I could go into detail about the various minor changes to the story - Lior isn't in a desert anymore, Hughes doesn't meet the Elrics until long after Ed's certification - but all of these details are fairly minor, and I would end up spending all of my time talking about what amounts to nothing. But there is one important change; a cruical difference that permeates and encompasses almost every other change that Brotherhood makes in its first season: Pacing.
The first season of Brotherhood - its first thirteen episodes - share the original Alchemist's continuity almost completely. However, in those first thirteen episodes, Brotherhood covers all of the material that Alchemist covered before diverging - reaching the equivalent of episode 30 in the original series. As a result, the enormous amount of character development in the first half of the original anime has been compressed in the best of cases and utterly discarded in others.
I will admit, however, that this is more in line with the pacing of the manga. The original series spent a great deal of time embellishing upon and adding to the events of the manga before it finally diverged. But even so, everything still felt like it was moving a bit too fast in Brotherhood. The most glaring example of this problem is the death of one particular major character. In the original Alchemist, this death felt like a sucker-punch to the gut; it was raw and emotional, and totally unexpected. But in Brotherhood, we see a lot less of this character, and his influence in the lives of others in the main cast seems diminished, largely in part because Brotherhood spends a lot less time on the events leading up to his death. With Brotherhood, this character's death fell flat to me; it lacked much of the emotional impact it had in the original series. This is just one of many examples where I found the pacing to be lacking, but they all lead to the same point: Fullmetal Alchemist: Brotherhood, at least at the start, simply moves too fast.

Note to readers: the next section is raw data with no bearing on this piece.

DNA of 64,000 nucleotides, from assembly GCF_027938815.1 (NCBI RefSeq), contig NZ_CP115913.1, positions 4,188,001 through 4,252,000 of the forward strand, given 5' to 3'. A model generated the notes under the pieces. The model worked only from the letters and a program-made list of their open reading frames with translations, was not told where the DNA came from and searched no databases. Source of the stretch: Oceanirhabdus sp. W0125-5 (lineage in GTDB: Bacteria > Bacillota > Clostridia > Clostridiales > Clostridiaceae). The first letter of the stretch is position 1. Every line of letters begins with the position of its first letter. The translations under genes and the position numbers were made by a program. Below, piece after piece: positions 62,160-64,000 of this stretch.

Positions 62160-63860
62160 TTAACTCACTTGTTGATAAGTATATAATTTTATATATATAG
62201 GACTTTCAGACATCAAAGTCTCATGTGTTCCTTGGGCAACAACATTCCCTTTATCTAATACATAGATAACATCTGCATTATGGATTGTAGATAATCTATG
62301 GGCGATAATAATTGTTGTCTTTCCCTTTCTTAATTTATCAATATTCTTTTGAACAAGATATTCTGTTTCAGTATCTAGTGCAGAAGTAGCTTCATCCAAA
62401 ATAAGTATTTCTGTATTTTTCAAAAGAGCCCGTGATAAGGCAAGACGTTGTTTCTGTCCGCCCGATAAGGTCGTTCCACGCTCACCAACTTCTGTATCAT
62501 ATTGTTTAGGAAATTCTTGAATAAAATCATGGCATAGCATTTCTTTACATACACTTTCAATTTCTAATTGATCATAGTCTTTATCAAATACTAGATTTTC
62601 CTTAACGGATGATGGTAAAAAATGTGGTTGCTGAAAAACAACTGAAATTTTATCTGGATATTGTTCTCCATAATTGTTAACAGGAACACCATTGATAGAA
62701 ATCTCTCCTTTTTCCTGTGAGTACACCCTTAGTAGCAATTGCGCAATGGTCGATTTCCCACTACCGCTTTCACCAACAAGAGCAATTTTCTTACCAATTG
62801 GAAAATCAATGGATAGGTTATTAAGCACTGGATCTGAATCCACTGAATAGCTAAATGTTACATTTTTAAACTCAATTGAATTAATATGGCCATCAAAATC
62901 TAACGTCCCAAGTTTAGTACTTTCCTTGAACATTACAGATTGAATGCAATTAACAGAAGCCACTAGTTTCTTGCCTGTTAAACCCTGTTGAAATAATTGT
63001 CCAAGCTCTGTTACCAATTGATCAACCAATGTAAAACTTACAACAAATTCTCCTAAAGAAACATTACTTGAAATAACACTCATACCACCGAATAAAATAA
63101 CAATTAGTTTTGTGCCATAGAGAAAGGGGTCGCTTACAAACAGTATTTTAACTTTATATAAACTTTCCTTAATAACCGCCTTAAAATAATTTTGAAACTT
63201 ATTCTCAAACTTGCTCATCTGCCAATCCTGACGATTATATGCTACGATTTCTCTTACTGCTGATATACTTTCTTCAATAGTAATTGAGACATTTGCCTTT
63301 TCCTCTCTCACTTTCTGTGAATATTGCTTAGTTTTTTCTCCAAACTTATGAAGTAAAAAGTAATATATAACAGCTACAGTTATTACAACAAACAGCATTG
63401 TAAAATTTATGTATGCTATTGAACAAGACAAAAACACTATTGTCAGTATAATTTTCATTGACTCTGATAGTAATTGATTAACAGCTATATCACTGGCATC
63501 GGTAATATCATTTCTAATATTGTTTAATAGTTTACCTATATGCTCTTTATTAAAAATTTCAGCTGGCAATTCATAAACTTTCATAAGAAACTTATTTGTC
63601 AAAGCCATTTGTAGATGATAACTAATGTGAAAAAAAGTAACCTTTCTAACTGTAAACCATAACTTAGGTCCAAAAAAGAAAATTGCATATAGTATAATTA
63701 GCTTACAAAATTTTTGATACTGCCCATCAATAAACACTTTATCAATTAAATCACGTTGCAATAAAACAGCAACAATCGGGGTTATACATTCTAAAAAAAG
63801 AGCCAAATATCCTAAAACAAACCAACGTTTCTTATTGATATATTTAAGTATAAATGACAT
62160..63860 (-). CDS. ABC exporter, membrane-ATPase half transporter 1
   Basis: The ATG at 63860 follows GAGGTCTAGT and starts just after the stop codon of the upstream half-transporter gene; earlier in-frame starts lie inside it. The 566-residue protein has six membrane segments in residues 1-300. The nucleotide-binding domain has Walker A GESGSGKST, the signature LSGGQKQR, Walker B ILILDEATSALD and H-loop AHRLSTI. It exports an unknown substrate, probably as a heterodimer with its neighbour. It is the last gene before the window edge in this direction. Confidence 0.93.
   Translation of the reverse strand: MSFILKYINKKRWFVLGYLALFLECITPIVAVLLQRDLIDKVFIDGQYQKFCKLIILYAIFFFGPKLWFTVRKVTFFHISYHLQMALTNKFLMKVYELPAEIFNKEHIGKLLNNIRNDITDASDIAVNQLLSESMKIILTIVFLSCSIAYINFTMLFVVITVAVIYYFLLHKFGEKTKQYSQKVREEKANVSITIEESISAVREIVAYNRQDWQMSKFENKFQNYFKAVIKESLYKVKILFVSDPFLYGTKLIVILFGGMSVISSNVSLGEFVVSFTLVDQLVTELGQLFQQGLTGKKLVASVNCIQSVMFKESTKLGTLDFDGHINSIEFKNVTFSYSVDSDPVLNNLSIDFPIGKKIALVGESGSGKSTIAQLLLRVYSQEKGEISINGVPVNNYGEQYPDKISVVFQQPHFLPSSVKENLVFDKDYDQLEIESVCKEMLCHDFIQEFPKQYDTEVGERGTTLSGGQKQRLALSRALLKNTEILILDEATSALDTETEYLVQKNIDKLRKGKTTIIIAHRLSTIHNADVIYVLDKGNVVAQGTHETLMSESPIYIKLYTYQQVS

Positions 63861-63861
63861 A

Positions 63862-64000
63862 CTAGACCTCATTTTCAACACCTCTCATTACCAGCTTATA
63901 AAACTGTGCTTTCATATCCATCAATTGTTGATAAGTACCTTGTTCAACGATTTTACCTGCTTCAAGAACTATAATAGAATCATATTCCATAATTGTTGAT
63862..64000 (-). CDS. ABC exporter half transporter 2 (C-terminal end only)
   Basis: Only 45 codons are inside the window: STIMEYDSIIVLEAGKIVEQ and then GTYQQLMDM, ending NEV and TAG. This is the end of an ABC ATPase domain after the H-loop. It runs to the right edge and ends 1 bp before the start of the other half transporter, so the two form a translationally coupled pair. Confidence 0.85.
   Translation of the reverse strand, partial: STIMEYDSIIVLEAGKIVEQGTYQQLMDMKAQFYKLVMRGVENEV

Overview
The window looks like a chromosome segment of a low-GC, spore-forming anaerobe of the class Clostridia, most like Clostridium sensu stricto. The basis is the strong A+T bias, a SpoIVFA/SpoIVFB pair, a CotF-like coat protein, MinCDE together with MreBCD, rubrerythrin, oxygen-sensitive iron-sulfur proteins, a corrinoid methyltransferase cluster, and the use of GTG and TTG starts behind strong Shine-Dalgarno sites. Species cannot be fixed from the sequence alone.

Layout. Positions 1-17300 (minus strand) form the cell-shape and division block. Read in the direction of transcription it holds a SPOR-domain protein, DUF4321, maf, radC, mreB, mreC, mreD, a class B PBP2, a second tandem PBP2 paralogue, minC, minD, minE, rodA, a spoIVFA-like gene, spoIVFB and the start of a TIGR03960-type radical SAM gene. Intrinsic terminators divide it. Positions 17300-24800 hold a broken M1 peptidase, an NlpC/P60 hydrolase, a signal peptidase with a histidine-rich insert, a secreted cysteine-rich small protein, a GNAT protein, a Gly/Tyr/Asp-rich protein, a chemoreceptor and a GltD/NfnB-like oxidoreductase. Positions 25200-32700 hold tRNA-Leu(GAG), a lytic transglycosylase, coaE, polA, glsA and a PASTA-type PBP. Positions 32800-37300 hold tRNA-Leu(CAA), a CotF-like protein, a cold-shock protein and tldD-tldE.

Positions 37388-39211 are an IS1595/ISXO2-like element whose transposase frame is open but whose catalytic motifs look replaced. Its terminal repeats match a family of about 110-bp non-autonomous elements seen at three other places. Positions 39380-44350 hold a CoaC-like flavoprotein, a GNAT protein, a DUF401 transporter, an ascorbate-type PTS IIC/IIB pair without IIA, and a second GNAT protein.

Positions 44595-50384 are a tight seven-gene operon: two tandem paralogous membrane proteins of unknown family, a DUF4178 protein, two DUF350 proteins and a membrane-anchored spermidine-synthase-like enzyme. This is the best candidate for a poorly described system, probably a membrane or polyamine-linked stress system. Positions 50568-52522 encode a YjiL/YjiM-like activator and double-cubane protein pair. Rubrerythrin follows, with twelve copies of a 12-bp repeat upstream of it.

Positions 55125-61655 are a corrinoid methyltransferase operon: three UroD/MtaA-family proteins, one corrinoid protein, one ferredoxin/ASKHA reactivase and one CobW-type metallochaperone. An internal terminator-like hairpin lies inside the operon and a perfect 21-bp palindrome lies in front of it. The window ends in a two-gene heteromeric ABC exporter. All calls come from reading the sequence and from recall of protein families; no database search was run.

Now, I realize that this analysis may seem overly harsh towards Brotherhood, and I want to make it clear that I did enjoy the first thirteen episodes. It's still a good series, and it's off to a start that - if not as good as I think it could have been - is still good enough to merit attention. What will really make or break this series in my eyes - and indeed, has me quite excited - is the next thirteen episodes, because it is within these that Brotherhood will venture off into new material, telling a story that, I suspect, will be quite different from the original Alchemist series.
Bottom Line: While Fullmetal Alchemist: Brotherhood looks to be a very promising series, as far as beginnings go, the original Alchemist anime has it beat.
Recommendation: Despite my somewhat harsh attitude towards Brotherhood, it is still shaping up to be a very good series that is definitely worth a watch.
Josh Viel is a grouchy freelance writer who has a penchant for complaining about things everybody likes.